Happy New year! It now time to make the dreaded and dreadful new year’s resolutions. I am ambitious enough to have several resolutions in mind, but will keep silent concerning the past ones. Let’s say they lasted a few days and did not get to live a long life.
My first resolution is quite simple, and fairly easy to achieve; i have held on to my promise for 3 days. i told my daughter this new resolution of mine so she can warn me if I waver. Here it is: I shall quit drinking coke. There, I said it. Good-bye high fructose crap or deadly aspartame. Not an easy task, mind you, in the USA.
The Empire State Building (aka ESB) is flashing its new year’s light show as I type my words. Beautiful sight…
By the way, what is the translation for high fructose corn syrup in French? I checked wikipedia, which I do not always trust, and reverse. It is basically “sirop de maïs”. The long scientific name is “sirop de maïs à haute teneur en fructose (SGHF, or HFCS if you use the American acronym). Its generic name is “sirop de glucose-fructose”. It indicates that HFCS is used because of its cheapness compared to sugar cane or beets.
Again, money is more important than people’s health.
As we say in French: “Bonne Année, Bonne Santé”!
Breaking Bad is no more but the truth of it stays the same. At least here in the United States.
I lost my dad to cancer, and i was amazed at the support he had during the last year of his life, and i don’t mean support from his family but support from the medical and healthcare world. He was allowed free psychological counseling, and my mom too. He was entitled to one free wig a year, something that would not even cross insurance companies here. He was too weak to drive to the hospital for his chemo. So a cab would come pick him up, drive him there and he would be given a ride back home. Oh, and I forgot the best, for FREE. These are just a few of the perks of being sick in France. I dread the day when it will be my turn because I know that, here in New York, I will be very much alone.
Why Breaking Bad would not have been successful in Europe.
Here I am, typing away, glued to the computer screen and slouching on my chair. I had been working like this for the past hour while my dear daughter was reading her Geronimo Stilton book on the couch, right behind my back. I just cannot stand people standing, or sitting, or simply being there behind my back. but that’s beside the point.
Suddenly, I heard her say: “I will never be a translator.” Imagine the sadness filling my heart because my own flesh and blood is not remotely proud of her Maman. No, seriously, I do not really care. I have enough pride for me, myself and I.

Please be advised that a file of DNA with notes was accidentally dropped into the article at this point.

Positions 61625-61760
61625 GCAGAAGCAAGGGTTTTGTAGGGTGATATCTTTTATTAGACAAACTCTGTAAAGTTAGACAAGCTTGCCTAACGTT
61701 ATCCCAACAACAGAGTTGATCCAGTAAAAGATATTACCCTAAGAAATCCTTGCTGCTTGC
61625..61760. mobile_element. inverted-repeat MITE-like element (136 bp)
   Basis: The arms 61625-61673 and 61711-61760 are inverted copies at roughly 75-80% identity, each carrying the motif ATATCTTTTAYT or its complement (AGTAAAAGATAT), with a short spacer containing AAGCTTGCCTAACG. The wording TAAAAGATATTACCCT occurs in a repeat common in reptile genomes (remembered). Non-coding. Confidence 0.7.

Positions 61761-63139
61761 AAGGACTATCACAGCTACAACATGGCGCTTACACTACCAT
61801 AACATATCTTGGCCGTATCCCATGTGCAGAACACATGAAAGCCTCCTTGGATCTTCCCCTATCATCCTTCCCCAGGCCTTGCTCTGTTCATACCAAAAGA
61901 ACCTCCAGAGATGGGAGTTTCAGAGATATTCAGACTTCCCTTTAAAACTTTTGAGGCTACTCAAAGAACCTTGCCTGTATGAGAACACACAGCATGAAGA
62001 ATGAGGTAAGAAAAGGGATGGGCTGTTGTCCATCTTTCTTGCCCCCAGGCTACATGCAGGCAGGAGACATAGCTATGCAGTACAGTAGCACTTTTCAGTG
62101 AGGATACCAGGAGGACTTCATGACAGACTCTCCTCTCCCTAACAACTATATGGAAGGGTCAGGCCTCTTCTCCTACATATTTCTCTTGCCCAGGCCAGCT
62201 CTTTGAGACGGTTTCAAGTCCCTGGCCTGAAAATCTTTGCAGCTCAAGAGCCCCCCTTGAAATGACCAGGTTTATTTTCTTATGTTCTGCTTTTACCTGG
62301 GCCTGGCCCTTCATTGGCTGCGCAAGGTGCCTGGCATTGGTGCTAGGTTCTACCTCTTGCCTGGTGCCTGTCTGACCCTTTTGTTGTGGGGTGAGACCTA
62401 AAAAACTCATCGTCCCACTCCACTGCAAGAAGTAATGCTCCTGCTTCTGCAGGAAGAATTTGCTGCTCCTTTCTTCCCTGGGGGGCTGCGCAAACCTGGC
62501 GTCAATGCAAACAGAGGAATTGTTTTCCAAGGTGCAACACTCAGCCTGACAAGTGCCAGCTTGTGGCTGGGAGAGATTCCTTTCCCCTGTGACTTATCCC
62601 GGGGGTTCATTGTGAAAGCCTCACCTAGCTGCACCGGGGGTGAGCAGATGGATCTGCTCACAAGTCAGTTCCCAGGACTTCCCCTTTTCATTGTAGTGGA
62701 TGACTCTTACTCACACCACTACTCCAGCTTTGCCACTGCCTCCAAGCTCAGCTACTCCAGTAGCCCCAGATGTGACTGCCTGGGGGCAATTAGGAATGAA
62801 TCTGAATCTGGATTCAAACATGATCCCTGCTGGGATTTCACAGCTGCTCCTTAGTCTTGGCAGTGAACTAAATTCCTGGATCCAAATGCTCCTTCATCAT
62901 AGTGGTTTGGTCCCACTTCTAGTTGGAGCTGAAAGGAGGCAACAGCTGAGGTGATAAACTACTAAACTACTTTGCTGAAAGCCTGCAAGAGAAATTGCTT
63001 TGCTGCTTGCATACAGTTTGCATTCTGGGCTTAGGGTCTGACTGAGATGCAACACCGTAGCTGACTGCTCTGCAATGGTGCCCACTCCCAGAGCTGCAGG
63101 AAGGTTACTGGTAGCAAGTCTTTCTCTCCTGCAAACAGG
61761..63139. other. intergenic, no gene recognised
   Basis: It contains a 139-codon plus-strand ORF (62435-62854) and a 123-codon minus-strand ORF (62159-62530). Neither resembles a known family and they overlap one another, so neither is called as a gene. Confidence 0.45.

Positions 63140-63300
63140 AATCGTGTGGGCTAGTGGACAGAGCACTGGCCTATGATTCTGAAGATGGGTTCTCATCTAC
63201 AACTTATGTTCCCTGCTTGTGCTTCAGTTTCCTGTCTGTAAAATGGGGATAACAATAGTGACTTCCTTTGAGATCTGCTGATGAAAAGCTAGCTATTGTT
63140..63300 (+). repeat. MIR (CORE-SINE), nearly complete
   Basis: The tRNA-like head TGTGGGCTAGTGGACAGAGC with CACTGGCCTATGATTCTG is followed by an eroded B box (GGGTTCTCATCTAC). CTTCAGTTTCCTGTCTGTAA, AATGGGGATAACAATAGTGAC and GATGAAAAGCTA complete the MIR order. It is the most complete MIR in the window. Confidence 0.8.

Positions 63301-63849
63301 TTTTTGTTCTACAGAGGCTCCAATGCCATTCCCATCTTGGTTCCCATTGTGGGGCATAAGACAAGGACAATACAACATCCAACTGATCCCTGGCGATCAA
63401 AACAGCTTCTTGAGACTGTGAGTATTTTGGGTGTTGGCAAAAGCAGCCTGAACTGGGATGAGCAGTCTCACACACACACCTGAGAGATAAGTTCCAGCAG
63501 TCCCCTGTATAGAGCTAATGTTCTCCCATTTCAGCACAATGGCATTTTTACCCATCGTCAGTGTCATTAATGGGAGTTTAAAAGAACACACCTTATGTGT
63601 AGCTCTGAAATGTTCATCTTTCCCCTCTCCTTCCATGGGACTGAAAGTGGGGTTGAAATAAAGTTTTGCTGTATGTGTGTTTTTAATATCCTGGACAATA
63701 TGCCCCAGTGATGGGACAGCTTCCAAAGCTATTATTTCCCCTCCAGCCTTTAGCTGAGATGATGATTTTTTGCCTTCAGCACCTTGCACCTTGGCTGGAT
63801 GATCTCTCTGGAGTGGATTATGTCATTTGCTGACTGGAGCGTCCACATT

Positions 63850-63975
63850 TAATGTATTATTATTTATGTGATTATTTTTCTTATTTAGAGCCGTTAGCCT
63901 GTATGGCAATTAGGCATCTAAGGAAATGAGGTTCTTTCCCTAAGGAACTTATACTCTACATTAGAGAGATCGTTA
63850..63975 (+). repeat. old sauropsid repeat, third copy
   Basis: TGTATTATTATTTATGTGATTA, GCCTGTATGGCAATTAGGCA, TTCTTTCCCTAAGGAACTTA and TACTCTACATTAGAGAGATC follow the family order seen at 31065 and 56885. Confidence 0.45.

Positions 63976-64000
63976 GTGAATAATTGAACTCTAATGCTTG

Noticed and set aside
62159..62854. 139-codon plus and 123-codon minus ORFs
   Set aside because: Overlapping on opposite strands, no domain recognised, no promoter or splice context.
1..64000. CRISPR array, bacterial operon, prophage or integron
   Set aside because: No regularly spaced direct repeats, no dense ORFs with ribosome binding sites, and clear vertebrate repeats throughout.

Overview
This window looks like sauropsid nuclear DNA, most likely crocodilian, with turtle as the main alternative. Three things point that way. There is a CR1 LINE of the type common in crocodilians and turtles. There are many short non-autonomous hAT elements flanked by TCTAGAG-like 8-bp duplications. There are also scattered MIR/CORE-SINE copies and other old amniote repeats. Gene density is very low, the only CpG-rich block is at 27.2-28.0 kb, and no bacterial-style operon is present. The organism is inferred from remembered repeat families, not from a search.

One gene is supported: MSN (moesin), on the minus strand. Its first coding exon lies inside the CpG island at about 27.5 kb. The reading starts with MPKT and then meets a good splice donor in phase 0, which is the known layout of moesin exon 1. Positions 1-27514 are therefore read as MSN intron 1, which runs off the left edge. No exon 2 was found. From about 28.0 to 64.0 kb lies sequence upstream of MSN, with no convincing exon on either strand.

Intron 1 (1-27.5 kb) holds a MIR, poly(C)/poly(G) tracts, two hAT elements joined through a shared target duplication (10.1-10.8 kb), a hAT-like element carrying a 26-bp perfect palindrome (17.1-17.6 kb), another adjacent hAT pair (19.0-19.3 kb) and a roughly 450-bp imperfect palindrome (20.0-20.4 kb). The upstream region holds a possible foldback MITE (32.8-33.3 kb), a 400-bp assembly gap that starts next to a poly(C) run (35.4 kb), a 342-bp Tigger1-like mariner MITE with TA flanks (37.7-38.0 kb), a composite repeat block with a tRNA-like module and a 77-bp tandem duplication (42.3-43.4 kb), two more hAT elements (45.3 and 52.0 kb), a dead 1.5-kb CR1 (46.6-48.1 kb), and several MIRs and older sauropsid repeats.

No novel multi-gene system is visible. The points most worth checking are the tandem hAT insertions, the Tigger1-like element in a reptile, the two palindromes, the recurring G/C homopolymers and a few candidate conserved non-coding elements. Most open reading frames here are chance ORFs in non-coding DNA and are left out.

“OK,” I replied. “Why is that?
“I don’t want to spend my time in front of a computer.”
“Well, it is a very interesting job, you know. It is more than just sitting (on your ass…no, I did not say that).”
“Mommy, you know me. I need action.”
This was her nice way of saying my job is boring. It is what it seems like for a seven year-old. I was not surprised a bit by her saying that. SHe wants to be an ice-hockey player. We are far from the quiet and thoughtful world of translation.
How can this so short and so SIMPLE text be mistranslated? I just hope it is not a real person with a brain who came up with something like this.
I find it hilarious that “can” is translated by “boîte”. Somehow the indefinite article “a” was not translated. I wonder why.
I used Google Translate to compare with the original translation.
Here it is:
Grow your own Cultivez votre propre
Can grow up to 600% its size Peut atteindre jusqu’à 600% de sa taille
Grow a Christmas tree Pousser un arbre de Noël
It is actually not bad for a machine.
makes for good laughs, right?
I completed this certificate in a year and a half, the last semester of which was, to say the least, eventful. I took my last course, Advertising and Marketing, in the winter of 2013. Guylaine, the instructor, was very supportive and patient. I thank her from the bottom of my heart.I also managed to get my first big contract; translating the subtitles to Richard Longland’s documentary about biofilms. 25000 words to be translated in 2 weeks. Then Sandy happened, right before I could start working on that first project. No power, no water, 11 floors to walk up and down with gallons of water to drag and my 6 year-old on tow. The power returned five days later, but still no heat for another 4 days because the steam pipe had been damaged. Then my dishwasher broke down because of a defective electrical installation (it was this way when we moved in) and blew up most of the electrical outlets in my kitchen. Then my fridge broke down; it took me 2 weeks to find a new one that would be thin enough to fit in the tiny kitchen space. I had to deal with all this at the same time. I thought I would blow a fuse myself but no I did not because too many fuses had already blown in my kitchen. I know I should not complain; we were all safe and the apartment building did not sustain significant damages. Tout est bien qui finit bien.
So here it is:
My certificate from NYU:
NYU Certificate in Translation